B.C. newborn discharged from hospital while elementary-aged child still in ICU with COVID-19
Two B.C. children, one of them a newborn, were in intensive care units due to COVID-19 on Monday, but the province's health minister says the infant is now at home.
On Monday afternoon after completing a conference with reporters, Adrian Dix tweeted a chart showing the vaccination status and ages of those in critical care that included one patient less than 28 days old and another between the ages of 10 and 12; there was no further comment or explanation.
“I'm happy to report that the infant in ICU has been discharged healthy and that’s good news,” said Dix when CTV News asked about the children Tuesday.
A communication staffer later confirmed that the infant has been fully discharged from hospital as of Tuesday afternoon but didn’t explain how the newborn could go from needing critical care to being at home literally overnight.
“We have is a fairly low barrier for critical care," insisted Dix, who reiterated that children have been at a lower risk of severe illness from COVID-19 compared to adults. “Overall we've had a very low rate of hospitalization amongst children and youth since the beginning of the pandemic and that continues to be the case now."
A CTV News analysis of data from the B.C. Centre for Disease Control found the number of minors hospitalized with COVID-19 doubled after April 3. Until then there were 52 kids under 10 ever hospitalized with COVID, but by the end of August it was 104. For those between the ages of 11 and 19, it went from 40 to 78. This week last year, there had been just three kids under 10 in hospital with COVID-19 and two youth aged 11 to 19.
“The highest percent positivity has consistently been in the 10-14 year-olds, since (the first week of August),” note the authors of the latest report.
CTV News asked B.C. Children’s Hospital to confirm the newborn and elementary school-aged child were treated by their pediatric specialists, but they said their privacy regulations prevented any discussion of those cases; the Ministry of Health wouldn’t even say which health authority the children are in, citing privacy legislation.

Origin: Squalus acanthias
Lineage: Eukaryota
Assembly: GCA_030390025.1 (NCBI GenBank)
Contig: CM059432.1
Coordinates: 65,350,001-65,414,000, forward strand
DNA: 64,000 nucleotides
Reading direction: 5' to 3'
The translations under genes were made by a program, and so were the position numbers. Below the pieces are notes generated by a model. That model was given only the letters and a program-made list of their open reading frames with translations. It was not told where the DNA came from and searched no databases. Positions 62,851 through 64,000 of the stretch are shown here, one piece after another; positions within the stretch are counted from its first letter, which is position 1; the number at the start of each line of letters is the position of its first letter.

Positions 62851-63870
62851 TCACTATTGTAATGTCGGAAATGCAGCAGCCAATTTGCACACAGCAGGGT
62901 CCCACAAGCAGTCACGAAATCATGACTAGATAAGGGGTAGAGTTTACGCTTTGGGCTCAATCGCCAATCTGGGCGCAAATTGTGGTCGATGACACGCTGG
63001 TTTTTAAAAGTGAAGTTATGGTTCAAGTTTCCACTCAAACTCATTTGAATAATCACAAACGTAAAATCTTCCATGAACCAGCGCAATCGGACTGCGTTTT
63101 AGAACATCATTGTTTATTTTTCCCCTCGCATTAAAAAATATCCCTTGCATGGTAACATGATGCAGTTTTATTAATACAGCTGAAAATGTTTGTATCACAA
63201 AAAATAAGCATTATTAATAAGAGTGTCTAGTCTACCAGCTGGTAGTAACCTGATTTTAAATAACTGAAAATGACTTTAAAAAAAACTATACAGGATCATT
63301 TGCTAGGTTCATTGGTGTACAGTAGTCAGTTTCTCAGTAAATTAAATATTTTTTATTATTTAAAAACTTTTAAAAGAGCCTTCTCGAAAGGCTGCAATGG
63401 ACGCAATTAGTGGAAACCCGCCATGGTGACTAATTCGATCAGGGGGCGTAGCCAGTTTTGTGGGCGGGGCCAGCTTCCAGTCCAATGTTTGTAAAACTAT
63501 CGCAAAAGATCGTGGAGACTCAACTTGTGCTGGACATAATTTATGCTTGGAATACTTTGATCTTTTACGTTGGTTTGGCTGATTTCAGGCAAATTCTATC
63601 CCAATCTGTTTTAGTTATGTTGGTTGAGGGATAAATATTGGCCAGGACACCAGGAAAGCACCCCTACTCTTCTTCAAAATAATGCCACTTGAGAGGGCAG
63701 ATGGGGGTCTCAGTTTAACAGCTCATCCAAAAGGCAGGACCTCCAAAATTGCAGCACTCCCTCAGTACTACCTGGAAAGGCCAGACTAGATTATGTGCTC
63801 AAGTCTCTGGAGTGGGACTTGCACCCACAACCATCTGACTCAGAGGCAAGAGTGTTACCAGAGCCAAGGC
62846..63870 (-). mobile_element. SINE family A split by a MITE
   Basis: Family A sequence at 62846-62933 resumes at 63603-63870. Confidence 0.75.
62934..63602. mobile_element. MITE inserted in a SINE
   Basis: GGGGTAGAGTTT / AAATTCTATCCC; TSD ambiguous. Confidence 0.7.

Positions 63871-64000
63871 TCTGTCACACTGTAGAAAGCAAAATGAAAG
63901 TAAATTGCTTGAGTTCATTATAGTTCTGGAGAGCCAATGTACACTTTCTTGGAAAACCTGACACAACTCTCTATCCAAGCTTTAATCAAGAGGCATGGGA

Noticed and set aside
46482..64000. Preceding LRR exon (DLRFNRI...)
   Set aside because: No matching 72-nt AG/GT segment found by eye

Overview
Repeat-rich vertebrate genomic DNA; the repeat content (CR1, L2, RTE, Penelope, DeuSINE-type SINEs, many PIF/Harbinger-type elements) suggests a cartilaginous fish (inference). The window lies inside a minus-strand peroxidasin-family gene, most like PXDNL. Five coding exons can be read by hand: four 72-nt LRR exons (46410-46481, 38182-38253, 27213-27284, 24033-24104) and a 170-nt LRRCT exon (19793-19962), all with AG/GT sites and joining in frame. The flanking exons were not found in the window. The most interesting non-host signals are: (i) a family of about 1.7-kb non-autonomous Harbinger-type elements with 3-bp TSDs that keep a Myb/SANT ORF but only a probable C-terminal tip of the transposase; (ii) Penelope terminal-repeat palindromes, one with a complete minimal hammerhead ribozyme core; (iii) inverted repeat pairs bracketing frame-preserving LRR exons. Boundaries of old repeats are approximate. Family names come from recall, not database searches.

Last month, an 11-week-old baby in Kelowna was hospitalized overnight with COVID-19 symptoms but recovered at home.
WARNINGS FROM ONE OF CANADA'S TOP DOCTORS
While B.C.’s top health officials have repeatedly insisted children are at low risk of severe illness and only catch COVID in high numbers when there are many cases in their communities, one of Canada’s top doctors is urging them to prioritize the precautionary principle and do everything possible to minimize pediatric cases.
"The impact of COVID on children goes beyond just the hospitalization – of course, severe illness and death is the worst case scenario – but long COVID is one of them and we're just starting to understand what that looks like on children," said Dr. Katharine Smart, president of the Canadian Medical Association.
The Yukon-based pediatrician pointed out that about two per cent of children infected with the Delta variant will be hospitalized, with about a third of those spending time in ICU.
"(The Delta variant) is very efficient at spreading through populations of unvaccinated people and of course in our country the biggest group of unvaccinated people is under the age of 12," said Smart, advocating for masks for all school children and greater transparency about COVID cases in schools. “I think a lot of parents are finding it distressing to think there could be a case of COVID in their school or classroom and they're not aware of it."
But provincial health officer Dr. Bonnie Henry believes it’s more anxiety-provoking to be told about cases and has decided parents may not be notified, since public health would now be treating COVID-19 like other infectious diseases.
"We will not be doing the notifications to school if there's been a single exposure,” she said on Sept. 2. “They'll be doing an assessment as we do for every communicable disease and every individual who is at risk will be notified.”
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